Latent-class scaling models for the analysis of longitudinal choice data

  • Ulf Böckenholt
Conference paper
Part of the Studies in Classification, Data Analysis, and Knowledge Organization book series (STUDIES CLASS)


A new class of multidimensional scaling models for the analysis of longitudinal choice data is introduced. This class of models extends the work by Böckenholt and Böckenholt (1991) who proposed a synthesis of latent-class and multidimensional scaling (mds) models to take advantage of the attractive features of both classes of models. The mds part provides graphical representations of the choice data while the latent-class part yields a parsimonious but still general representation of individual differences. The extensions discussed in this paper involve simultaneously fitting the mds latent-class model to the data obtained at each time point and modeling stability and change in preferences by autocorrelations and shifts in latent-class membership over time.


Latent Class Ideal Point Vector Model Preference Vector Perceptual Space 


Unable to display preview. Download preview PDF.

Unable to display preview. Download preview PDF.


  1. Böckenholt, U. (1992). Thurstonian models for partial ranking data. British Journal of Mathematical and Statistical Psychology, 45, 31–49.CrossRefGoogle Scholar
  2. Böckenholt, U. (1997). Modeling time-dependent preferences: Drifts in ideal points. In: Visualization of Categorical Data, Greenacre, M., and Blasius, J. (eds.). Lawrence Erlbaum Press.Google Scholar
  3. Böckenholt, U., and Böckenholt, I. (1991). Constrained latent class analysis: Simultaneous classification and scaling of discrete choice data. Psychornetrika, 56, 699–716.CrossRefGoogle Scholar
  4. Böckenholt, U., and Langeheine, R. (1996). Latent change in recurrent choice data. Psychometrika, 61, 285–302.MATHCrossRefGoogle Scholar
  5. Carroll, J. D., and Pruzansky, S. (1980). Discrete and hybrid scaling models. In E. D. Lantermann and H. Feger (eds.), Similarity and Choice. Vienna: Huber Verlag.Google Scholar
  6. Coombs, C. H. (1964). A theory of data. New York: Wiley.Google Scholar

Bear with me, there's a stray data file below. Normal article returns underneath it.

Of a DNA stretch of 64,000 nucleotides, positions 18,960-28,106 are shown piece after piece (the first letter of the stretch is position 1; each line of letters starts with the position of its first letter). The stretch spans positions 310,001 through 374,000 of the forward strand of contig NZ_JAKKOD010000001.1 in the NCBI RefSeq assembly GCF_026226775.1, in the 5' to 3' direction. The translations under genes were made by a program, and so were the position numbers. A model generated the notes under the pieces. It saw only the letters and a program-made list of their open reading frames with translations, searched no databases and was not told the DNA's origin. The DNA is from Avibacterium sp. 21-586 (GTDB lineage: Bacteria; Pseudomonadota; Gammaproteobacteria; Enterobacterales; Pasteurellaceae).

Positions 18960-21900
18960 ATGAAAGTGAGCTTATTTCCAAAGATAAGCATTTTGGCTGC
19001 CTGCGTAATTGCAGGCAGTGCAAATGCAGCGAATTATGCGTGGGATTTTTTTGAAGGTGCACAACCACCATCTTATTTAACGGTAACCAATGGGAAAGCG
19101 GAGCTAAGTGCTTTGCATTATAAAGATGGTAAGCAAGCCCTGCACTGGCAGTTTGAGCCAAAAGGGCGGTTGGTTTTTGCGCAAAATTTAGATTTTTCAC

7. Dempster, A. P., Laird, N. H., and Rubin, D. B. (1977). Maximum likelihood from incomplete data via the EM algorithm. Journal of the Royal Statistical Society, B39, 1–38.MathSciNetMATHGoogle Scholar
  8. Hagenaars, J. (1990). Categorical longitudinal data. Newbury Park: Sage.Google Scholar
  9. Hathaway, R. J. A. (1985). A constrained formulation of maximum-likelihood estimation for normal mixture distributions. Annals of Statistics, 13, 795–800.MathSciNetMATHCrossRefGoogle Scholar
  10. Langeheine, R. (1994). Latent variables markov models. In: A. von Eye, and C. C. Clogg (eds.) Latent variables analysis. Thousand Oaks: Sage.Google Scholar
  11. Langeheine, R., and van de Pol, F. (1990). A unifying framework for Markov modeling in discrete space and discrete time. Sociological Methods and Research, 18, 416–441.CrossRefGoogle Scholar
  12. Lazarsfeld, P. F., and Henry, N. W. (1968). Latent structure analysis. New York: Houghton-Mifflin.MATHGoogle Scholar
  13. Loewenstein, G. F.,and Elster, J. (1992). Choice over Time. New York: Russell Sage Foundation.Google Scholar
  14. Lwin, T. and Martin, P. J. (1989). Probits of mixtures. Biometrics, 45, 721–732.MathSciNetMATHCrossRefGoogle Scholar
  15. Poulsen, C. S. (1990). Mixed Markov and latent Markov modeling applied to brand choice data. International Journal of Marketing, 7, 5–19.CrossRefGoogle Scholar
  16. Takane, Y. (1983). Choice model analysis of the “pick any/n” type of binary data. Handout at the European Psychometric and Classification Meetings, Jouy-en-Josas, France.Google Scholar
  17. Wiggins, L. M. (1973). Panel analysis: Latent probability models for attitude and behaviour processes. Amsterdam: Elsevier.Google Scholar

Copyright information

© Springer Japan 1998

Authors and Affiliations

  • Ulf Böckenholt
    • 1
  1. 1.Department of PsychologyUniversity of Illinois at Urbana-ChampaignChampaignUSA

Personalised recommendations